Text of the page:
At least five MPs have been barred from travelling to the US in a move that signals their failure to meet the multiple criteria – many of them criminal - that the world’s most powerful nation has set for denial of travel visas.
The MPs alongside five parliamentary staff were denied US visas last month when they sought to travel as part of the large Kenyan delegation that was to attend an international conference in Tennessee.
The list of those affected by the US action includes a first term MP as well as those serving their second and third terms in Parliament.
US authorities are known to deny foreigners visas if they have sufficient information pointing to their involvement in drugs trade, linked to extremist groups or are beneficiaries of the proceeds of crime.
MPs, who had their visa applications rejected, are from the National Assembly and the Senate, while the affected parliamentary employees were from the clerks’ office and from the Parliamentary Service Commission (PSC).
Speakers Justin Muturi (National Assembly) and Ken Lusaka (Senate) led the Kenyan delegation, the largest that attended the State Capitol meeting.
It has also emerged that more MPs were initially in trouble with the visa application but some were cleared after high-level intervention.
“Some applications were rejected. We contacted the consular services to lodge a complaint. Some were reviewed while others are still undergoing review,” said a source familiar with the travel plans.
Foreign missions do not ordinarily discuss individual immigration statuses of visa applicants, but some of the affected individuals have since spoken to their friends about their exclusion from travelling to the US.
A legislator from the Coast region told a senior parliamentary staff that the US authorities had linked him to extremist activities of outlawed groups terrorising locals.
The US says in its official website that it denies foreigners travel visas if there is evidence that they have breached sections of the Immigration and Nationality Act (INA), as well as on health, criminal and security related grounds.
The INA establishes the types of visas available for travel to the US and the conditions that must be met before an applicant is issued the vital travel document.
Situations that disqualify applicants for US visa are found in the INA, and other immigration laws.
The US embassy in Nairobi states on its website that an applicant’s current and/or past actions, such as drug or criminal activities, may render ineligible for a visa but one can seek a review when visa application is denied.
National Assembly clerk Michael Sialai said he was not aware of any legislator from the National Assembly who was denied a visa.
“The visa application is a personal matter and it is, therefore, difficult to know to know the grounds of denial,” said Mr Sialai.
Senate Clerk Jeremiah Nyegenye gave a similar response.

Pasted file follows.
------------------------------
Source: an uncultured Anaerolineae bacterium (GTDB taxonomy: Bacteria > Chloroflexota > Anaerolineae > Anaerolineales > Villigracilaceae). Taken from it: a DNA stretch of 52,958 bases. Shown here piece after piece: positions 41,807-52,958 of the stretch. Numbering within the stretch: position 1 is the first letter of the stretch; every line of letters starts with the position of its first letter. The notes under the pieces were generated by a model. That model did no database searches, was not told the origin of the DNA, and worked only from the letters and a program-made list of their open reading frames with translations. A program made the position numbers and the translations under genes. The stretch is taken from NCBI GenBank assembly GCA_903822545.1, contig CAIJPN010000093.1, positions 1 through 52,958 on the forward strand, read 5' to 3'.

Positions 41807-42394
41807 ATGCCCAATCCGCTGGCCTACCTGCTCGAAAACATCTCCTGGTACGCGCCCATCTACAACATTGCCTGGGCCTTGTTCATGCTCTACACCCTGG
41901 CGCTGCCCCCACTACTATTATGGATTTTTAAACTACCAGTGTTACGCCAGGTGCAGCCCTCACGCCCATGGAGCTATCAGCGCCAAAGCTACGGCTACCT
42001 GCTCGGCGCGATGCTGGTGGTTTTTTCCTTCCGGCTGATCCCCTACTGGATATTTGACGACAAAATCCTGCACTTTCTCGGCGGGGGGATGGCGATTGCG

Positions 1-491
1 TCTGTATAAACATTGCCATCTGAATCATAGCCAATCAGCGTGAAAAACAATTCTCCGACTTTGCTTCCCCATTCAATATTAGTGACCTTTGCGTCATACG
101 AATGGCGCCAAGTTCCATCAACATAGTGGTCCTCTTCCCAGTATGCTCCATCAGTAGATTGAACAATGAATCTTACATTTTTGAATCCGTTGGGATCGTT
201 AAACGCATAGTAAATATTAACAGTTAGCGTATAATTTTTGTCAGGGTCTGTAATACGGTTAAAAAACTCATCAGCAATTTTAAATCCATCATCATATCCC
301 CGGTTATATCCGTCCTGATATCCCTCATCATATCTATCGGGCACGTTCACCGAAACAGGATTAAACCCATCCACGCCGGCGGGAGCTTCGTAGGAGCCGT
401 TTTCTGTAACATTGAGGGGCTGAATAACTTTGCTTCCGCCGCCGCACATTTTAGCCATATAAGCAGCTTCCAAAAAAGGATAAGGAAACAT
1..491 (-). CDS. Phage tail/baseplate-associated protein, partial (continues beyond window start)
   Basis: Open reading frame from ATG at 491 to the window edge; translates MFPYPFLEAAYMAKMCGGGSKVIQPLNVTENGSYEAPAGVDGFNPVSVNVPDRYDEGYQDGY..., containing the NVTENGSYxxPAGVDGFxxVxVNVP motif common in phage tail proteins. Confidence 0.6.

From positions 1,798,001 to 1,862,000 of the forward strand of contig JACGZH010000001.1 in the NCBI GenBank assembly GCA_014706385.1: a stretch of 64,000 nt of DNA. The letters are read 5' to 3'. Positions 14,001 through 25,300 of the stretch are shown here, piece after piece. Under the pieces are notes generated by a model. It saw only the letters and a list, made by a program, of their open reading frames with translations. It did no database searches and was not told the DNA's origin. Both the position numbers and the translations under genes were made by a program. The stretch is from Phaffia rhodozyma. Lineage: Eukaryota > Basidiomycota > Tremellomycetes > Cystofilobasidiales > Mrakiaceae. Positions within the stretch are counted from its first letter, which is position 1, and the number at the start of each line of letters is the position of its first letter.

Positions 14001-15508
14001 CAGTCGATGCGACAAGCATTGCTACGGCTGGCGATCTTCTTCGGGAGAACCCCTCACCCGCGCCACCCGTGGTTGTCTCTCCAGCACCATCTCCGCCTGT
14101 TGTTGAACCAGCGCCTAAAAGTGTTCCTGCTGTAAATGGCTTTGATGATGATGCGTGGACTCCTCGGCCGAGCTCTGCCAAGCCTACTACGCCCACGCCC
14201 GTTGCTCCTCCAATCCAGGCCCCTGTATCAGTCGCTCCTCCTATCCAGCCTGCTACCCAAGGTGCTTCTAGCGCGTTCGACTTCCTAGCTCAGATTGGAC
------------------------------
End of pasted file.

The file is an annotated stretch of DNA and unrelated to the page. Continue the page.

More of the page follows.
Sialai said that whenever an MP or staff wishes to travel out of the country on official duties, the institution facilitates the application for the relevant visa.
“The office of the clerk formally introduces such applicants but the decision to issue a visa lies solely with the country being visited,” he said, adding that any challenges with application are usually communicated directly to the individual.
“In the case of the recent NCSL conference I am not aware of any member of the National Assembly that was not issued with visa to travel,” Sialai said.
The INA also contains provisions for certain ineligible applicants to apply for waivers of their ineligibility.
In the event of a waiver application, the applicant maybe ineligible for a visa based on one or more of the INA laws.
Besides, the category of the visa applied for often determines the availability of a waiver of ineligibility.
“The consular officer interviewing you will tell you if you may apply for a waiver and will provide detailed instructions for how to apply,” the embassy says on the website.
When the consular officer determines that the applicant is ineligible to receive a visa, the visa application is denied and the applicant is informed both verbally and in writing of the reason for denial.
US visa regulations require applicants to be interviewed by a consular officer at a US Embassy or Consulate. After relevant information is reviewed, the application is approved or denied, based on standards established in law.
“While the vast majority of visa applications are approved, US law spells out many grounds upon which a visa application may be denied,” the embassy says.
“An application may be denied because the consular officer does not have all of the information required to determine if the applicant is eligible to receive a visa, because the applicant does not qualify for the visa category for which he or she applied, or because the information reviewed indicates the applicant falls within the scope of one of the inadmissibility or ineligibility grounds of the law.”